This past week we went on our first excursion to the Bahurutshe Cultural Village. It was our first real journey outside of Gaborone, and it was exciting look out the window of the bus and see what life looks like outside of the city. Our first day at the village started by learning a little about the kgotle, or gathering place of the village. This is the area where the king, otherwise known as the kgosi would gather his people to give them information or ask them to do different tasks. After breakfast we left the village to go on a hike. It was hot out, but the scenery was beautiful. We walked along the river, and our guide explained to us that the people who lived in this area believed that there was a giant snake under the pond that feed the river, which kept a constant supply of water. Medicine men would also dip their medicines in the water to give it its healing powers.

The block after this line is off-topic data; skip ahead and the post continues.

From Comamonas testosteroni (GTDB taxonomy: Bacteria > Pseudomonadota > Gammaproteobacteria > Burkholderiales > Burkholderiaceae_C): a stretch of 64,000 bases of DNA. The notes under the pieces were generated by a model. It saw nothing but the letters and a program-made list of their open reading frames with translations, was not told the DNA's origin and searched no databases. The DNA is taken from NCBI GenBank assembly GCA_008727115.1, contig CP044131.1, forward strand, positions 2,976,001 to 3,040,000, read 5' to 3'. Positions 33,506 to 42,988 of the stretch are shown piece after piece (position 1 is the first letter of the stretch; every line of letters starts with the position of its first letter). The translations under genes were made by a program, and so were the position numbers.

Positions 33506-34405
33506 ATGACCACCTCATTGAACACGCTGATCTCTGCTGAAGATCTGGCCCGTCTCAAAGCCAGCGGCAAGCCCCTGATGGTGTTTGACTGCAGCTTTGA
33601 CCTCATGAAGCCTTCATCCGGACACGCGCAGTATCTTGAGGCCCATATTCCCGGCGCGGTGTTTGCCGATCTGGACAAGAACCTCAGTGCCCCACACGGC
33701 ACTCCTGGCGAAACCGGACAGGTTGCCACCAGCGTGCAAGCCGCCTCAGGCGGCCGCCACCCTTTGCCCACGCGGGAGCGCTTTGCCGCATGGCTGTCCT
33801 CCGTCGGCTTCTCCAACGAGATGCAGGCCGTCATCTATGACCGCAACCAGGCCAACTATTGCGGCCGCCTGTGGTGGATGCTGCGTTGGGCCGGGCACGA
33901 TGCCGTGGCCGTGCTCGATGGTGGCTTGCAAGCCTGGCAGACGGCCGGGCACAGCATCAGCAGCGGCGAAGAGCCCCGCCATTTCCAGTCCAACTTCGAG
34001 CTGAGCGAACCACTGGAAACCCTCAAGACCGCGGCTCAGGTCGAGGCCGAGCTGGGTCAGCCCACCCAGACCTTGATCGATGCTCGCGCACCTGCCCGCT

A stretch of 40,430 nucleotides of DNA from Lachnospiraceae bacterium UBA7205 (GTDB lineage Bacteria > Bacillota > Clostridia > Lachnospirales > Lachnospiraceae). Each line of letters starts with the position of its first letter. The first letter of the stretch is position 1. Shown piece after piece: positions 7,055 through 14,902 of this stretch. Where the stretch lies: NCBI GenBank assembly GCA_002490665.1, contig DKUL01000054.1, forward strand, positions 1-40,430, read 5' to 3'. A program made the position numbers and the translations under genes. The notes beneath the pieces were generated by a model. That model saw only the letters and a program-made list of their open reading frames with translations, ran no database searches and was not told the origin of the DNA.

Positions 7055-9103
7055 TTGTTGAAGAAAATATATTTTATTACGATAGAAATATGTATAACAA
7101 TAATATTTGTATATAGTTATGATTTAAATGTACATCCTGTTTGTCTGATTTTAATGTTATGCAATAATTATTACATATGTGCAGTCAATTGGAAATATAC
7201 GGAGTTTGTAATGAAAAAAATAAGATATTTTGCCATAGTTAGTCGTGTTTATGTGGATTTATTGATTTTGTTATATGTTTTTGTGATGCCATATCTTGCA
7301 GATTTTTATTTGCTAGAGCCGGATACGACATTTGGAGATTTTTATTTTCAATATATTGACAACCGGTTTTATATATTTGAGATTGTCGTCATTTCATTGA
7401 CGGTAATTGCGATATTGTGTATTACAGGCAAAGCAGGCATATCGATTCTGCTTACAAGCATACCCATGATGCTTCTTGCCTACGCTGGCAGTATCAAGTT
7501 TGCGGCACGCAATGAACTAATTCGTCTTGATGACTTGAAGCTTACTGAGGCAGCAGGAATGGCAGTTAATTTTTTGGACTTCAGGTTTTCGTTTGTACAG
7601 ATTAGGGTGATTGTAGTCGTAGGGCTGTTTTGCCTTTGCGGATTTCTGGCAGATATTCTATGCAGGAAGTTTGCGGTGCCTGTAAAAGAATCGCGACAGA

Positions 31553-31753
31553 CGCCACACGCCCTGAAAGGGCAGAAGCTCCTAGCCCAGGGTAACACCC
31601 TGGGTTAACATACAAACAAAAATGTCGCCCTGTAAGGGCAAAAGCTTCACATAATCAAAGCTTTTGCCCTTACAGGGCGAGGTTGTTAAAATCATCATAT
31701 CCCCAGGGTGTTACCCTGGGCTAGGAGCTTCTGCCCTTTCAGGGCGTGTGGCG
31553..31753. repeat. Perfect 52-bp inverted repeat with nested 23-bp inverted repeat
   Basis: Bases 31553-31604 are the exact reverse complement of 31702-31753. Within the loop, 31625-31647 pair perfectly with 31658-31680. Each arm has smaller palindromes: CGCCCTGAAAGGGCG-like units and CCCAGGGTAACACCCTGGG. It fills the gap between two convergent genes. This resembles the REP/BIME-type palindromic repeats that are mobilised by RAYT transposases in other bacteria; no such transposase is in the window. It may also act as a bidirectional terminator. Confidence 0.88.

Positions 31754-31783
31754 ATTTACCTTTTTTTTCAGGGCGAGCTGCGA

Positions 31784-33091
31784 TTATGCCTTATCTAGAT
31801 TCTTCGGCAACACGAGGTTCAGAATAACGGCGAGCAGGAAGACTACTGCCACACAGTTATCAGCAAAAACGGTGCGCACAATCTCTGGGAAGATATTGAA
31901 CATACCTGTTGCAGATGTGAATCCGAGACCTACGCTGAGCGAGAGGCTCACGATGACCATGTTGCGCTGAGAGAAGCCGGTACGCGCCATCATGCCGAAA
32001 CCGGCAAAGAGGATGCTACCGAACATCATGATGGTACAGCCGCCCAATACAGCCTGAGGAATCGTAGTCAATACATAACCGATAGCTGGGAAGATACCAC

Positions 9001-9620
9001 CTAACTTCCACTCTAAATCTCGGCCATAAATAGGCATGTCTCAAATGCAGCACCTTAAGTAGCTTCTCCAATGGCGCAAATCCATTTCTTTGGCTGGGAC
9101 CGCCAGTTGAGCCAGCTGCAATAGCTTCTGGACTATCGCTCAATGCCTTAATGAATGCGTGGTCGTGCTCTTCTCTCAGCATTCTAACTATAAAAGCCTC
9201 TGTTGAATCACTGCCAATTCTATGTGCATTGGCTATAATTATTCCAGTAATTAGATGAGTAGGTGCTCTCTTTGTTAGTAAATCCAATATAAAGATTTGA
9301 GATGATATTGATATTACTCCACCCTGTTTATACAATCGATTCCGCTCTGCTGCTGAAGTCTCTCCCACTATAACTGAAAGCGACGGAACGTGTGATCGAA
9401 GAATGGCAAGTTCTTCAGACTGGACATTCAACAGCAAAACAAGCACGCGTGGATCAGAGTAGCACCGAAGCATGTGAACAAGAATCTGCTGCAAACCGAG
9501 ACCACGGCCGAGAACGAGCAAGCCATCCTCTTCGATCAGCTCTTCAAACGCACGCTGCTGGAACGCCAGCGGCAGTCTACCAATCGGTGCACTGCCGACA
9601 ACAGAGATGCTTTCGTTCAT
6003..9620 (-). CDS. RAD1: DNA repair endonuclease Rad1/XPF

In the afternoon we bused over to see 2,000 year old rock paintings. They were difficult to spot at first, but eventually we were able to make out the giraffes and impala illustrated on the rocks.
The best part of the trip was when we got back to the village. We all sat around a bon fire as a group of men and women performed traditional songs and dances. The acrobatic dancing was amazing to watch, and the “grandmothers” of the village even got up and showed us some moves. Half way through the performance the chief joined us. He dropped bones on the ground to ask the ancestors if we were allowed to stay in the village. Thankfully, (after three tries) the ancestors agreed to let us stay. One of the women then taught us about the importance of the grain sorghum in their daily life. A few students even learned how to grind and separate the grains.
The Next morning we headed out to Mokolodi Nature Reserve, which is only about forty minutes from Gaborone. On our game drive we saw cheetahs, giraffes, zebras, impalas, and kudus. It was especially cool to see the giraffes so up close. Our guide was very knowledgeable and told us about Before heading back home we enjoyed a braii (barbeque) out in the bush. Traveling to Bahurutshe was a great way to learn some history about the country we will be living in for the next four months, and to experience a little bit of what life was like in pre-colonial Botswana.